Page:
The inflated cost of medical education and medical school prerequisites are shameful and embarrassing as a nation and is a reflection of the profiteering of the medical school bureaucracy. I hope that some day, the ppl that control all this, would stop thumbing their noses at online classes, alternative classroom formats (like flipped format classrooms) and other low cost option for medical school prerequisites. This would include erasing the silly and verifiable FALSE notion that, some how, junior colleges are easier or that ppl who go to community colleges couldn’t get into a “4 year”… after all , no one (hyperbole) attends the lectures once they’re in medical school anyway.

  • Mamun Rashid says:

    Nice case. We can learn more from case like this

  • Digital Nomad Physician says:

    If the synopsis of this video is that the moonlighting physician is guilty then it was poorly presented. A medical malpractice case is often avoidable in hindsight but what matters more is that the doctor acted in the best interest of the patient and according to community standards. Patients don't diet from hypovolemic shock, at least not commonly in the ICU. There is a piece of the story missing as to why the patient didn't have adequate venous access in an ICU and why the patient wasn't able to be resuscitated. Either way, a sad case for the family and the physician and the hospital. And perhaps a good learning point for some physicians. But if you're just going to ring the emergency alarm sooner and order more CT's and MRI's and start antibiotics sooner – that doesn't make for good medicine, only good defensive medicine.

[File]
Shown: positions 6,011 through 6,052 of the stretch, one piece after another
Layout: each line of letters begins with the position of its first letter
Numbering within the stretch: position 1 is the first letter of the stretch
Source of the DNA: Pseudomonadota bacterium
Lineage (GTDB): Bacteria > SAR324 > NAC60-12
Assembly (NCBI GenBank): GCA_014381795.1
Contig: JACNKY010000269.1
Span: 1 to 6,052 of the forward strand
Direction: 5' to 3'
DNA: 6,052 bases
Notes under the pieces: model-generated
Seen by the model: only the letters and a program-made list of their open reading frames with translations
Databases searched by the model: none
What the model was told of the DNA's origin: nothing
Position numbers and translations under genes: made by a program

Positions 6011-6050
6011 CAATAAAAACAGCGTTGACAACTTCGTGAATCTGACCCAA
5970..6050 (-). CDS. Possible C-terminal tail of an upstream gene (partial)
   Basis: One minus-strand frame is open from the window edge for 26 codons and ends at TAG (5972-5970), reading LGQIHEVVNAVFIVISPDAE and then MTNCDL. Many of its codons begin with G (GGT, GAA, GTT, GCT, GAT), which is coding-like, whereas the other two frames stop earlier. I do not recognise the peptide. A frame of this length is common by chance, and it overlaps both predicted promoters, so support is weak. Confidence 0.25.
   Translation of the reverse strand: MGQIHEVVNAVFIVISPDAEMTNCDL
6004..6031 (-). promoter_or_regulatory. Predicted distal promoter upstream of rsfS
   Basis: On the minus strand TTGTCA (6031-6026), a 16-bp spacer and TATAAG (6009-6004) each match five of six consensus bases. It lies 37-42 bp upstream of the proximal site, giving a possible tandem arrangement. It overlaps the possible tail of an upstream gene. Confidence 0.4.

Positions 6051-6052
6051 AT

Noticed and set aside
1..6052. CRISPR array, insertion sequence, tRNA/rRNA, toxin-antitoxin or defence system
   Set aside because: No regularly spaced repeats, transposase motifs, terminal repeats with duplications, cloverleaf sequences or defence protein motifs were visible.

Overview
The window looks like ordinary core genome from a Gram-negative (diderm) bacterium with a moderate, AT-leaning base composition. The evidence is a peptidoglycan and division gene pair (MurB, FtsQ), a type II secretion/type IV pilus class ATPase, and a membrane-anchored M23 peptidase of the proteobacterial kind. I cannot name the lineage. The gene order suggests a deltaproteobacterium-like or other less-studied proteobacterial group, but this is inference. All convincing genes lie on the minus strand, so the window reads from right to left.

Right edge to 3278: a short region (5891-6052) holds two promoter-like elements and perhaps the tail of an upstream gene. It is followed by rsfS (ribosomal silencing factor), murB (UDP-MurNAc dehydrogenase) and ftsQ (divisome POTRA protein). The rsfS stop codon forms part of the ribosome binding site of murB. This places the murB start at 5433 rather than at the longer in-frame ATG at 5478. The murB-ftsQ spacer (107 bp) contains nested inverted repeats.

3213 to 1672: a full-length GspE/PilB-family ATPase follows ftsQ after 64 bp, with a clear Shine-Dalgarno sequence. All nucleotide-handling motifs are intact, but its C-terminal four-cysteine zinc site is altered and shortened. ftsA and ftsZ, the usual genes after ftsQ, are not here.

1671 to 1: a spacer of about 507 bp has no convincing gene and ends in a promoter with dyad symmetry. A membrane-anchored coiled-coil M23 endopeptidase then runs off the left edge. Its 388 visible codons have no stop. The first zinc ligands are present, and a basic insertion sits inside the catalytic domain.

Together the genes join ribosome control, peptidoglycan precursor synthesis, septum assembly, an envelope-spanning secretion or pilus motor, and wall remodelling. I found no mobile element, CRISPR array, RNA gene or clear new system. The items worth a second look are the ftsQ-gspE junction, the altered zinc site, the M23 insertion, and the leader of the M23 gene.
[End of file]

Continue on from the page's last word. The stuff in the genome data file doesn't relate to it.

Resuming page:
• Kirk Tremblay says:

    Off topic of this video but I must mention this. Avoidable medical practice would not happen if nutrition was given to patients instead of pills. Medical students do not learn anything about nutrition. A patient cured is a client lost.

  • The Zone says:

    What's the emergency assistance?

  • LindaHTX_ says:

    This is a really good series!

  • The Truth about Africa hurts says:

    Incompetent, there are topicals to stop the bleeding.

  • LUBINDA says:

    Helpful 👍👍👍

  • ᕱ⑅ᕱ says:

    I just dont understand why she would postpone such an emergency…rather be wrong than sorry…

  • Rahul Rathod says:

    Very nice video series